Reasons to pump the brakes on the auto insurance industry’s No-Fault reform propaganda machine
State Farm’s recent decision to reduce rates on insurance premiums by 6.5% highlights just how dangerous and potentially unnecessary many of the suggested auto No-Fault reforms are in this state.
I’m certainly no fan of State Farm. The giant auto insurance company has consistently topped my list of the Worst Auto Insurance Companies in Michigan.
But State Farm unilaterally dropping its prices for Michigan consumers comes BEFORE all of these supposedly vital auto No-Fault insurance reforms have come to pass.
And let’s not overlook the fact that the average car insurance premium in Michigan has dropped nearly $500 over the last three years, according to Insure.com.
Add all that up and we have some very compelling reasons to pump the brakes on the auto insurance industry’s No-Fault reform propaganda machine.
Is auto insurance too expensive in Michigan? Absolutely!
But before we start to take away critically necessary medical care and benefits from people who have been terribly hurt in car accidents, maybe we need to look at the other side of the equation? Before we take away the benefits that critically injured people need most, we should be looking at the profit margins of the companies that are selling No-Fault insurance.
The only difference is that people who are critically injured in car crashes don’t have the same political power as the insurance industry. They certainly don’t have politicians like Sen. Lana Theis at their disposal to carry their water for them like the insurance companies do.
Maybe insurance industry profits on No-Fault insurance premiums are just too high?
The recent trends in auto No-Fault insurance premiums in Michigan clearly demonstrate that many more questions need to be answered first. We should be able to get answers from the insurance industry about:
- Just how high were State Farm’s profit margins that State Farm was able to cut prices by 6.5%?
- Was it implementation of its own cost containment measures that led State Farm to charge less for auto insurance?
- What’s stopping other auto insurers from doing the same right now?
- How do the insurance industry propaganda machine, Mayor Duggan and the Republicans in Lansing reconcile State Farm cutting insurance premiums while at the same time claiming there is a need to take away from the injured and people who need care after a serious car accident?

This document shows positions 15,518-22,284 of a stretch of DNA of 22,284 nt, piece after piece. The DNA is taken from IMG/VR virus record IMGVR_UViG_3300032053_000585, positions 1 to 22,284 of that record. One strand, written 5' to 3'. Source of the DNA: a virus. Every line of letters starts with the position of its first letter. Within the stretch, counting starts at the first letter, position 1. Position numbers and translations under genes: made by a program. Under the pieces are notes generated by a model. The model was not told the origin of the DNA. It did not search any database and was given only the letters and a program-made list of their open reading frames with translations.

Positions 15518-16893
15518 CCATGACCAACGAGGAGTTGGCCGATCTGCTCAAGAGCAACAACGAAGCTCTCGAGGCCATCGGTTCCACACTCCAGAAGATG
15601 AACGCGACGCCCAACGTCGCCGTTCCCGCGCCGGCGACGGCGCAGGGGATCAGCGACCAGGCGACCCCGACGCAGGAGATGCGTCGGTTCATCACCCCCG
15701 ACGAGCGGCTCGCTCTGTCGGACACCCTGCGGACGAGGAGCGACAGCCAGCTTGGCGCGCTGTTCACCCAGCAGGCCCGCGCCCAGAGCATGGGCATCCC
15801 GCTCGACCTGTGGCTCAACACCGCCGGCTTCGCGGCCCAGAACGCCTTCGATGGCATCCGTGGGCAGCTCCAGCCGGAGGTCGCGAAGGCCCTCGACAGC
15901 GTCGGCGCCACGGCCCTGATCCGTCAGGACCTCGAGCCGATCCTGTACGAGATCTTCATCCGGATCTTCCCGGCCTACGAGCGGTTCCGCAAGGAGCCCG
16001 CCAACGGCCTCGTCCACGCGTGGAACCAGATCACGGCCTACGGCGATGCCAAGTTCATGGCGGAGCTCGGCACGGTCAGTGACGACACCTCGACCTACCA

- If State Farm can implement an across-the-board, statewide reduction in auto insurance rates for its more than one million Michigan consumers, then what does that say about the insurance industry’s claim that the reason different regions of the state pay such widely different insurance premiums is because rates are driven by the claims history in those areas?
- Doesn’t this more now than ever before make the case for long-overdue, much-needed transparency into the insurance industry’s process for setting insurance premiums and rates for a product that Michigan drivers are forced by law to purchase?
Falling auto insurance premiums in Michigan
Insure.com’s annual “Car insurance rates by state” study shows that the average car insurance premium in Michigan has dropped nearly $500 over the last three years:
- 2018: $2,239
- 2017: $2,394
- 2016: $2,738
State Farm cuts its insurance premiums for drivers in Michigan
In his February 17, 2019, Crain’s Detroit Business story, “State Farm cuts auto insurance rates in Michigan for second time in 9 months,” Chad Livengood reported:
“State Farm Mutual Automobile Insurance Cos. plans to reduce its personal auto insurance premiums by 3.5 percent across the board in late March . . . for all 1.1 million of its customers in Michigan for insurance plans that are renewed after March 25 . . . Last July, State Farm said it reduced its premiums by 3 percent . . .”